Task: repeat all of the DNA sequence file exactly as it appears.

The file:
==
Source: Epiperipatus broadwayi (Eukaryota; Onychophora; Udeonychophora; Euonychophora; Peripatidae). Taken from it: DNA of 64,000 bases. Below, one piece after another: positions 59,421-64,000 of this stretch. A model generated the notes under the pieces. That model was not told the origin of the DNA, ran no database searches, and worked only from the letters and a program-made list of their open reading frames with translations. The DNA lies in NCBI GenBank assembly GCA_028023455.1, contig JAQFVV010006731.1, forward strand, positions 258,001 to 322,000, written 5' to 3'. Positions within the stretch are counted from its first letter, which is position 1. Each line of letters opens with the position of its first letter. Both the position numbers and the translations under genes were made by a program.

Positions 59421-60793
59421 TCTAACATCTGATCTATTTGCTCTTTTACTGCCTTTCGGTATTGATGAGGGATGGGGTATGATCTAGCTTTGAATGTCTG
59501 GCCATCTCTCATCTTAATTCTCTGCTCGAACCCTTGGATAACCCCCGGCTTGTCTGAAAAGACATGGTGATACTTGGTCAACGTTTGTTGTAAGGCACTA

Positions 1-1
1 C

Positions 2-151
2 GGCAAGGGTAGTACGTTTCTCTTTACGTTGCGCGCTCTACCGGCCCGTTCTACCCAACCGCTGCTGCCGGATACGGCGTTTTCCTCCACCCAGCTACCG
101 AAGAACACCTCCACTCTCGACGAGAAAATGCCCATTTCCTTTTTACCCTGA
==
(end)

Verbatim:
Source: Epiperipatus broadwayi (Eukaryota; Onychophora; Udeonychophora; Euonychophora; Peripatidae). Taken from it: DNA of 64,000 bases. Below, one piece after another: positions 59,421-64,000 of this stretch. A model generated the notes under the pieces. That model was not told the origin of the DNA, ran no database searches, and worked only from the letters and a program-made list of their open reading frames with translations. The DNA lies in NCBI GenBank assembly GCA_028023455.1, contig JAQFVV010006731.1, forward strand, positions 258,001 to 322,000, written 5' to 3'. Positions within the stretch are counted from its first letter, which is position 1. Each line of letters opens with the position of its first letter. Both the position numbers and the translations under genes were made by a program.

Positions 59421-60793
59421 TCTAACATCTGATCTATTTGCTCTTTTACTGCCTTTCGGTATTGATGAGGGATGGGGTATGATCTAGCTTTGAATGTCTG
59501 GCCATCTCTCATCTTAATTCTCTGCTCGAACCCTTGGATAACCCCCGGCTTGTCTGAAAAGACATGGTGATACTTGGTCAACGTTTGTTGTAAGGCACTA

Positions 1-1
1 C

Positions 2-151
2 GGCAAGGGTAGTACGTTTCTCTTTACGTTGCGCGCTCTACCGGCCCGTTCTACCCAACCGCTGCTGCCGGATACGGCGTTTTCCTCCACCCAGCTACCG
101 AAGAACACCTCCACTCTCGACGAGAAAATGCCCATTTCCTTTTTACCCTGA